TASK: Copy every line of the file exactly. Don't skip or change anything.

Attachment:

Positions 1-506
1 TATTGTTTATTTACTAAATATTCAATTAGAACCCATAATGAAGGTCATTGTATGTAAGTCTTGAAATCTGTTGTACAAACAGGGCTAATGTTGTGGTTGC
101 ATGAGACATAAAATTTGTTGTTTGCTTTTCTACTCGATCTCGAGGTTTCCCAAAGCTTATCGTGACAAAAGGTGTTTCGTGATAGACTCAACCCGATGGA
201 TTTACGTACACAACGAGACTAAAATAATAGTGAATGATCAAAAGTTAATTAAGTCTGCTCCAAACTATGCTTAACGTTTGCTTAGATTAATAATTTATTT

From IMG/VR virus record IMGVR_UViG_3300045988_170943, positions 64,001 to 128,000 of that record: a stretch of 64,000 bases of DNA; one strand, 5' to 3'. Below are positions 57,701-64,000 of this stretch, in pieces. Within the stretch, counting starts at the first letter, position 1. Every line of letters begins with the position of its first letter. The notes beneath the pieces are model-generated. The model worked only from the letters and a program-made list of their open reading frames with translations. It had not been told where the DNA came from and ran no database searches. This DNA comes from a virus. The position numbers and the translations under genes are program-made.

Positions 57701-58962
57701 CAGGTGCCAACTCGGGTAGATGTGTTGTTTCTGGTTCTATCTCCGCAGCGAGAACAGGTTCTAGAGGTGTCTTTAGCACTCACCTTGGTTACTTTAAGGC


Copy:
Positions 1-506
1 TATTGTTTATTTACTAAATATTCAATTAGAACCCATAATGAAGGTCATTGTATGTAAGTCTTGAAATCTGTTGTACAAACAGGGCTAATGTTGTGGTTGC
101 ATGAGACATAAAATTTGTTGTTTGCTTTTCTACTCGATCTCGAGGTTTCCCAAAGCTTATCGTGACAAAAGGTGTTTCGTGATAGACTCAACCCGATGGA
201 TTTACGTACACAACGAGACTAAAATAATAGTGAATGATCAAAAGTTAATTAAGTCTGCTCCAAACTATGCTTAACGTTTGCTTAGATTAATAATTTATTT

From IMG/VR virus record IMGVR_UViG_3300045988_170943, positions 64,001 to 128,000 of that record: a stretch of 64,000 bases of DNA; one strand, 5' to 3'. Below are positions 57,701-64,000 of this stretch, in pieces. Within the stretch, counting starts at the first letter, position 1. Every line of letters begins with the position of its first letter. The notes beneath the pieces are model-generated. The model worked only from the letters and a program-made list of their open reading frames with translations. It had not been told where the DNA came from and ran no database searches. This DNA comes from a virus. The position numbers and the translations under genes are program-made.

Positions 57701-58962
57701 CAGGTGCCAACTCGGGTAGATGTGTTGTTTCTGGTTCTATCTCCGCAGCGAGAACAGGTTCTAGAGGTGTCTTTAGCACTCACCTTGGTTACTTTAAGGC